Did you know...
...that the first American woman to receive an international pilot's license was Bessie Coleman, an African-American?
...that the scientist who perfected the technology that makes blood transfusions possible was an African-American physician, Dr. Charles Drew? This accomplishment by Dr. Drew occurred just before World War II, and resulted in thousands of lives being saved by blood transfusions during the war.
...that Jaime Escalante, a Bolivian-born Hispanic-American teacher in the East Los Angeles schools achieved such remarkable success with low-income, inner-city Hispanic teenagers that the feature film "Stand and Deliver" was made about his success, illustrating the fallacy of underestimating the educational potential of any person?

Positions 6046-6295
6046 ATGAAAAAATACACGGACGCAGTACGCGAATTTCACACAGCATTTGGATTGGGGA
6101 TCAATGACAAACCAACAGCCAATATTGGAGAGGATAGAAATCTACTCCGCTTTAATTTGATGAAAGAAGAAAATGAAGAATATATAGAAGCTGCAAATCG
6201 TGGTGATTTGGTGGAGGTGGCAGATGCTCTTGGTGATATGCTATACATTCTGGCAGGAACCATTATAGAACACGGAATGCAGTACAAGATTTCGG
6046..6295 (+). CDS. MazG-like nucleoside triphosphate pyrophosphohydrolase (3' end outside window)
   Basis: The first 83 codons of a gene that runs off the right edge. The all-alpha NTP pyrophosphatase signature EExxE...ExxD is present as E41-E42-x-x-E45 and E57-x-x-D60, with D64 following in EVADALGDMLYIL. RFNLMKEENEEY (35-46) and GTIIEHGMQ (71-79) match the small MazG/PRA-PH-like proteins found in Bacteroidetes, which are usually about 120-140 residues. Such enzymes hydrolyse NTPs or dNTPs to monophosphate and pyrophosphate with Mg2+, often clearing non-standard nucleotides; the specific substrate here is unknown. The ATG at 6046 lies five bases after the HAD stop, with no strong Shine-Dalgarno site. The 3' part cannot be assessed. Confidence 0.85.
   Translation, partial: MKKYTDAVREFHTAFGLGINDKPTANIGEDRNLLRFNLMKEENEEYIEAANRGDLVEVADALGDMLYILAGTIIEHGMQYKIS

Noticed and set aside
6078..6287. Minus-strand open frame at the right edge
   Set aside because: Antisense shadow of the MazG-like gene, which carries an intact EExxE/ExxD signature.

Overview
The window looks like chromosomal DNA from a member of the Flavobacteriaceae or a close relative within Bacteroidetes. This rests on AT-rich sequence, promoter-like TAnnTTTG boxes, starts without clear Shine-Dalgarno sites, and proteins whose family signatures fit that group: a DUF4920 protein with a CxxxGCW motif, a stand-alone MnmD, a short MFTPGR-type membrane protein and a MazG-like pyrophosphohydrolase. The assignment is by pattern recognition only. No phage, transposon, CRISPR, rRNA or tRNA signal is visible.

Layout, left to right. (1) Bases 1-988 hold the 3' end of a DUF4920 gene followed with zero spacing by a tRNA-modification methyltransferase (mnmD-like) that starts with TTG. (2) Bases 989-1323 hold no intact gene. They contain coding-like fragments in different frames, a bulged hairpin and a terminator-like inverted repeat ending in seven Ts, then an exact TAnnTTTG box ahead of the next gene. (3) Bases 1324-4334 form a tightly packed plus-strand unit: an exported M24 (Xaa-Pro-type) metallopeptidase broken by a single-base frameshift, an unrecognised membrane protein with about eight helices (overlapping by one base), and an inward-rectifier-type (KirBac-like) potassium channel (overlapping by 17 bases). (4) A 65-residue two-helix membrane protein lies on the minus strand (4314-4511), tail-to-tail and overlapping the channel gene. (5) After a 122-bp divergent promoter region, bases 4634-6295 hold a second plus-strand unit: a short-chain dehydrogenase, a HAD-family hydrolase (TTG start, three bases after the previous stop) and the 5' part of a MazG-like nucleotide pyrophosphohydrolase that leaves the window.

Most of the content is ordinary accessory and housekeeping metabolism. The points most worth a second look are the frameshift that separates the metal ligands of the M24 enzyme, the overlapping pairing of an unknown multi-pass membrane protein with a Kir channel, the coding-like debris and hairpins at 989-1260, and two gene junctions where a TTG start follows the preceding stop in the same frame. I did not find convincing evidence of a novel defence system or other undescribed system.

...that the traffic light -- something we are accustomed to seeing every day -- was invented by Garrett Morgan, an African-American?
...that Benjamin Banneker, an African-American, and an accomplished mathematician and astronomer, was a key person on the commission that designed Washington, D.C., considered one of the world's most beautifully planned cities?
...that Antonia Novello, appointed by President Bush in 1989 to be the Surgeon General of the United States, began life as a poor, sickly girl from a small town in Puerto Rico?
These and thirty-two other inspiring concise biographies of outstanding African-American and Hispanic-American men and women who overcame adversity and racial discrimination to make notable contributions to human progress are included in the new TRAC Diversity Insights text reconstruction software series - available in the TRAC-based interactive software format from New Intelligence Inc.